Here's how to prevent having your mobile number recycled while you're overseas

If you’re heading overseas for a few weeks or even a few months, and you’ve decided to purchase a local SIM card when you land, rather than use your carrier’s expensive global roaming service — good decision, by the way — you may be in for a shock when you return to Australia and try to use your Australian mobile number.

If your mobile service is inactive for a period of time (usually six months, sometimes less), your carrier may decide to disconnect your mobile number, and if this happens, you could lose it for good.

After a mobile number — or indeed any telephone number in Australia — is disconnected, it’s “quarantined” for six months (or 12 months if it was disconnected due to complaints of nuisance calls).

During this quarantine period, the number can be reissued to you and only you; you just need to contact the last carrier the number was connected to, and request they reconnect the number.

However, after this quarantine period, the number is returned to the carrier that first issued it. That number can now be recycled and issued to a new customer. You can ask to have that number reissued to you, but the carrier controlling it is not required to let you have it back.

So, what can you do to make sure your mobile number isn’t recycled?

Well, you need to make sure you keep the account active. However, some carriers make this easier than others.

All three of the major mobile carriers — Telstra, Optus and Vodafone — have prepaid mobile plans with long expiry periods, which means you can keep your mobile account active for several months with a single recharge.

Telstra

Telstra’s long expiry offering is called Long Life. A $20 recharge lasts for 60 days, and a $30 recharge lasts for six months. However, from that balance you’ll be paying $2 to download 1MB, 29c to send a text message, and 78c per minute plus a 39c connection fee for standard national phone calls.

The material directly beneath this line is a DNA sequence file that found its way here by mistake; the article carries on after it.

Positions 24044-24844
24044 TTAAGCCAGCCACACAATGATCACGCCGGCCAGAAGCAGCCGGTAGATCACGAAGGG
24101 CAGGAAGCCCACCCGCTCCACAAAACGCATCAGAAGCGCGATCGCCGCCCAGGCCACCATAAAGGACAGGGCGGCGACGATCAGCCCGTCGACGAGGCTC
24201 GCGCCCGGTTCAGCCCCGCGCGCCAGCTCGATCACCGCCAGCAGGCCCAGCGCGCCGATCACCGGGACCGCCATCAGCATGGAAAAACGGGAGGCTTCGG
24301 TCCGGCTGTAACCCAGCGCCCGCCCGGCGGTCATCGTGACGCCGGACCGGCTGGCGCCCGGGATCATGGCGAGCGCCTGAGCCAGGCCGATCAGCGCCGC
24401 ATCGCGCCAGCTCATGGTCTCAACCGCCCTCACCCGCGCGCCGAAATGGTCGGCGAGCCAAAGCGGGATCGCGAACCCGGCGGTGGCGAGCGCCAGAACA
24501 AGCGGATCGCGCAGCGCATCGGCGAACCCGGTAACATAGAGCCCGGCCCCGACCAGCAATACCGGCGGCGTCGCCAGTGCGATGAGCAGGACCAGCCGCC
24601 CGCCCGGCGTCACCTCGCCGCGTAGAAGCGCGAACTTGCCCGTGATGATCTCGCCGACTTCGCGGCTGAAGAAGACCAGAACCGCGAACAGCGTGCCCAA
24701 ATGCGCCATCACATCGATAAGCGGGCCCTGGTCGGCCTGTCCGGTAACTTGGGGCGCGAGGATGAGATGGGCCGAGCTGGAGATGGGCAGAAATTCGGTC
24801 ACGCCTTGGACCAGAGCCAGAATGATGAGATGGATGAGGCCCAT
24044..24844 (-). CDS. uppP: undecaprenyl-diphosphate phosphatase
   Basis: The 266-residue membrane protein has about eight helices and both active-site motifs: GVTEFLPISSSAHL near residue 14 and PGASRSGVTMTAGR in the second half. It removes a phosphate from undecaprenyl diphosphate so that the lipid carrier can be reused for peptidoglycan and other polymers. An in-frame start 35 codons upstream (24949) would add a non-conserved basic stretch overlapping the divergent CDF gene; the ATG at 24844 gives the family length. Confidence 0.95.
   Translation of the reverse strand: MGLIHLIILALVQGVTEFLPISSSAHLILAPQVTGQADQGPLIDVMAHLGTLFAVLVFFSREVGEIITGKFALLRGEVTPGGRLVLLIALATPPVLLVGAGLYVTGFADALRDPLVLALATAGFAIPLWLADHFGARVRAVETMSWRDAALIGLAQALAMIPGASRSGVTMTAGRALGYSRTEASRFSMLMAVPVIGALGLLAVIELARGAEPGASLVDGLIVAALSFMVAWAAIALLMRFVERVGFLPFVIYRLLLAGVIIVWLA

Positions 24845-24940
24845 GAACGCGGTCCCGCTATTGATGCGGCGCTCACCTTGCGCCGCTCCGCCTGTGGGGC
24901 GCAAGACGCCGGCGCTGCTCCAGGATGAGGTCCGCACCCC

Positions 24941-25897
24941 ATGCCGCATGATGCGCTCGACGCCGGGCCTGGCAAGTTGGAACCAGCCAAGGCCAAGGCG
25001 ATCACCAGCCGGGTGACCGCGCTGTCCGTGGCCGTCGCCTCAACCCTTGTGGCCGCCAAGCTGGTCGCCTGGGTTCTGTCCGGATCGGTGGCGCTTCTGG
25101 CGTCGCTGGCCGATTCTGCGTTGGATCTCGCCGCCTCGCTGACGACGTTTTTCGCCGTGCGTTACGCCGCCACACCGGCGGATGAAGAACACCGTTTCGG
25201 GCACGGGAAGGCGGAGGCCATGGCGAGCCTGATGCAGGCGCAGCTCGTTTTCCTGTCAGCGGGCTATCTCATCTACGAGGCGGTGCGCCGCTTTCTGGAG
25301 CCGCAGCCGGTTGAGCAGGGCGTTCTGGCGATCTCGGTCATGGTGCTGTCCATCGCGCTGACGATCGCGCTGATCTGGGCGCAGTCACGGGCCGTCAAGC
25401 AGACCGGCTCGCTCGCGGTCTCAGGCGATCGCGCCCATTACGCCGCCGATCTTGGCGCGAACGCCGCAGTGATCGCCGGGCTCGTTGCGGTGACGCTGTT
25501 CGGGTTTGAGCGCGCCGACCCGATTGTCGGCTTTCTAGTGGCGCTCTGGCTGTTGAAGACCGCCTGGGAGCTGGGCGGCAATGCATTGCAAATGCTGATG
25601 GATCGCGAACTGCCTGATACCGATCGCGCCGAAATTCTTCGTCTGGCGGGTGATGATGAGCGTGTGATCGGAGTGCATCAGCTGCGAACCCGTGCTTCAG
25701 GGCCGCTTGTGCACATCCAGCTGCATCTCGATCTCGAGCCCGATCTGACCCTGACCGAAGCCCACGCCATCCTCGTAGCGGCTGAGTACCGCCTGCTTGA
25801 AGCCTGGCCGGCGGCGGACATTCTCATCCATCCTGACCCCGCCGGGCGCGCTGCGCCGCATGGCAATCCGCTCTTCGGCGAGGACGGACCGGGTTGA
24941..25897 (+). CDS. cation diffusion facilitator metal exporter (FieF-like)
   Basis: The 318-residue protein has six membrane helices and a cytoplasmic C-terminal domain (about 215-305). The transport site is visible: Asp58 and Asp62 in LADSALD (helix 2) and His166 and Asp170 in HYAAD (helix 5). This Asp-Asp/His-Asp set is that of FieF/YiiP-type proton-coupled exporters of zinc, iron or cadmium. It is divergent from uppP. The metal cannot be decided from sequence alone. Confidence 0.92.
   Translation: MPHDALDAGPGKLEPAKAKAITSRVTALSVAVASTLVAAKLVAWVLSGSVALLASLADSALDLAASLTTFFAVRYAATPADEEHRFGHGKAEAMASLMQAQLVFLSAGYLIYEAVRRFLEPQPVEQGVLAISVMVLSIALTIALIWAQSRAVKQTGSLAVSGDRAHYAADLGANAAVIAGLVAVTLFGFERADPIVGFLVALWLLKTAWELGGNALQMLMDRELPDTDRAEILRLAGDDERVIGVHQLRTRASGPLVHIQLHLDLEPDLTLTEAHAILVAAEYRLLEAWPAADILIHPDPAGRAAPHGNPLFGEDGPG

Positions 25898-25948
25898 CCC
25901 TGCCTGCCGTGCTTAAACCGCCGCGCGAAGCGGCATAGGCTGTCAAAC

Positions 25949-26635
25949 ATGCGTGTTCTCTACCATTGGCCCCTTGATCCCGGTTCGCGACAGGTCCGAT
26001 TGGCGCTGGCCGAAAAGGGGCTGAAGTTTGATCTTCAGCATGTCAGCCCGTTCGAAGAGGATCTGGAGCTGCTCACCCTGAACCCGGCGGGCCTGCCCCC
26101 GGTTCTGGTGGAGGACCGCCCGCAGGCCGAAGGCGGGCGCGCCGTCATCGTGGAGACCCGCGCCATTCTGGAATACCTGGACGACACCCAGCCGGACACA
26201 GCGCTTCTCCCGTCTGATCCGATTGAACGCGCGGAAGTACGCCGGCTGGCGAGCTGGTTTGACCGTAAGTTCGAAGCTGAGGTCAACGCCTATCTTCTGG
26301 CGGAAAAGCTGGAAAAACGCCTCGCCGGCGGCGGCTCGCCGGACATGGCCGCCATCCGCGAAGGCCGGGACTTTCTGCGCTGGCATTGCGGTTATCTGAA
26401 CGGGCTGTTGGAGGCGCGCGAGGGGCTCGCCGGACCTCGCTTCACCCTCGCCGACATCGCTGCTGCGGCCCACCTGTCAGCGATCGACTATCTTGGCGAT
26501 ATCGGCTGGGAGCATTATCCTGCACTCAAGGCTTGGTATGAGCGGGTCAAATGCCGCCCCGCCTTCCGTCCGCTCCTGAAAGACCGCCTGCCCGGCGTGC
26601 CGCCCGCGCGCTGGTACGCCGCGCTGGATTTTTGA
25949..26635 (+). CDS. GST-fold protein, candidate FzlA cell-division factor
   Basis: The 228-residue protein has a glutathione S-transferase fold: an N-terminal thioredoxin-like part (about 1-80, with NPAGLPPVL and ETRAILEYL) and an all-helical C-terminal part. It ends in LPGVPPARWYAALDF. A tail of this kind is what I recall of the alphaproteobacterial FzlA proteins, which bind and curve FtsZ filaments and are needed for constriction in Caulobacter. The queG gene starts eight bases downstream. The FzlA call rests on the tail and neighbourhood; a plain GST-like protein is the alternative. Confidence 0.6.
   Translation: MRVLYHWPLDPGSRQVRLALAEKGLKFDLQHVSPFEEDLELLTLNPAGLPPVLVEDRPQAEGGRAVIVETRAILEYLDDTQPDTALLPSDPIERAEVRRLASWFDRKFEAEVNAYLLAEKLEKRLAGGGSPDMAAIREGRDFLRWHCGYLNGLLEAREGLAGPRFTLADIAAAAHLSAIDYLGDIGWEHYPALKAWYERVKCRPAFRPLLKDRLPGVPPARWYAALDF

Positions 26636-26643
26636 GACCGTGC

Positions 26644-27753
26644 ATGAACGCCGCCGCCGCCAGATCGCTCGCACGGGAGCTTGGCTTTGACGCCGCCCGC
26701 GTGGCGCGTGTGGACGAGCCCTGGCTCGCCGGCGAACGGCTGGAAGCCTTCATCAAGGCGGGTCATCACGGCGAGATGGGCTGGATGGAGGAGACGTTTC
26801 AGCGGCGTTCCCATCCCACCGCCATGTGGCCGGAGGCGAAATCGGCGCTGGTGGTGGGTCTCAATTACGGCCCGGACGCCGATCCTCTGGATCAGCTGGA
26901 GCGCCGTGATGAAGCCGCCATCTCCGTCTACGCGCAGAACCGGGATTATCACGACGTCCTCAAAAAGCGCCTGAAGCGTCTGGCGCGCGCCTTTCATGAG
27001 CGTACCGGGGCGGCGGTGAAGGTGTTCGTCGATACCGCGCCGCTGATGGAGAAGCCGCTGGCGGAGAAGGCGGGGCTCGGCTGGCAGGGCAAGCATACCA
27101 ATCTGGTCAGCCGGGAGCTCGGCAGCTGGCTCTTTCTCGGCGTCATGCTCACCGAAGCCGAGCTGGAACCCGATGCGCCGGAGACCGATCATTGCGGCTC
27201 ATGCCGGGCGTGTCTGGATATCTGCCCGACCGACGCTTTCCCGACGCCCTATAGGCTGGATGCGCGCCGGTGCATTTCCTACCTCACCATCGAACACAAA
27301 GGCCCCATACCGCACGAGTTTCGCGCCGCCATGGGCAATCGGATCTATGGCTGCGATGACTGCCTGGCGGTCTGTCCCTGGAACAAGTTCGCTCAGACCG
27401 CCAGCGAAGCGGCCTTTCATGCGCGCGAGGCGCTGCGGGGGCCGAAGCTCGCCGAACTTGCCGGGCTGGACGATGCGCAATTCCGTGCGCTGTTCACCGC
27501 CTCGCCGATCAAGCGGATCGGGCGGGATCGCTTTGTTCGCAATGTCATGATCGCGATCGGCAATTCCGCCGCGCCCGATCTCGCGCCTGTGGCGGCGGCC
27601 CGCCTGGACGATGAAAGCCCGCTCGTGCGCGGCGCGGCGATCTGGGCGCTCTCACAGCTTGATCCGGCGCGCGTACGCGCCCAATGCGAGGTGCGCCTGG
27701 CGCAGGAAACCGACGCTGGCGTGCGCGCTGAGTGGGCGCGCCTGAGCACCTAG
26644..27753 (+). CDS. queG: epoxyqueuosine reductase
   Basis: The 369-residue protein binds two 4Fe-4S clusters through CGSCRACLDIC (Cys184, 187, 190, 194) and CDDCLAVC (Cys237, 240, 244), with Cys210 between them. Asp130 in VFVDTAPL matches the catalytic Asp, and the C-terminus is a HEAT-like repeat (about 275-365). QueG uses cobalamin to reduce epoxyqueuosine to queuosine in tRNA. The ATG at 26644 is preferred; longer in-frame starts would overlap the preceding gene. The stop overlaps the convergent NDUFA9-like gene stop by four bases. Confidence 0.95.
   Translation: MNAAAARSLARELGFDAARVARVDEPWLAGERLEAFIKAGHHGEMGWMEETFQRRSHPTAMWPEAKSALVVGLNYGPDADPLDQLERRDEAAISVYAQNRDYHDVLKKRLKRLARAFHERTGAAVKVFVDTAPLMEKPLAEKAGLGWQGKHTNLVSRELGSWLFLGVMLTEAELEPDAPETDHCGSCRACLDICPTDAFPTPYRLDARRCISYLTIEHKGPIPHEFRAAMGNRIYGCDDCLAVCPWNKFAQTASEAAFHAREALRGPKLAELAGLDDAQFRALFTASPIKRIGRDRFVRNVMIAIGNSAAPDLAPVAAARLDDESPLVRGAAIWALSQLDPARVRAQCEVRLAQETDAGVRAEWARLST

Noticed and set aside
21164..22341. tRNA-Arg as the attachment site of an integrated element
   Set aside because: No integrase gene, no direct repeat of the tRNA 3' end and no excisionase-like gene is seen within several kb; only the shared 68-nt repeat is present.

Optus

Optus’s long expiry offering is called My Prepaid Long Expiry. A $10 recharge will last 186 days (about six months), however, that’s only if you recharge before April this year. If you recharge after April, you’ll have to pay $30 to keep your number active for that same period of time. Additionally, from that balance you’ll be paying 5c to download 1MB, 20c to send a text message, and 20c per minute for standard national phone calls.

Vodafone

Vodafone’s long expiry offering is called Pay As You Go Plus. A $10 recharge will last 365 days, and from that balance, you’ll be paying 2c to download 1MB, 2c to send a text message, and 20c per minute for standard national phone calls.

As you can see, Vodafone’s offering is clearly the best if you just want to load the minimum amount possible onto your mobile account so your number stays connected. However, Vodafone’s network is not nearly as good as the other two providers’, so you’ll need to take that into consideration.

If your mobile is on a plan with a lock-in contract, you’ll need to do the maths and determine whether it’s worth breaking your contract and paying the exit fee and remaining handset repayments, or just sticking the contract out, even if you’re not actually using your Australian SIM card.

Mobile carriers change their offerings all the time, so make sure you check the expiry periods and costs on their websites.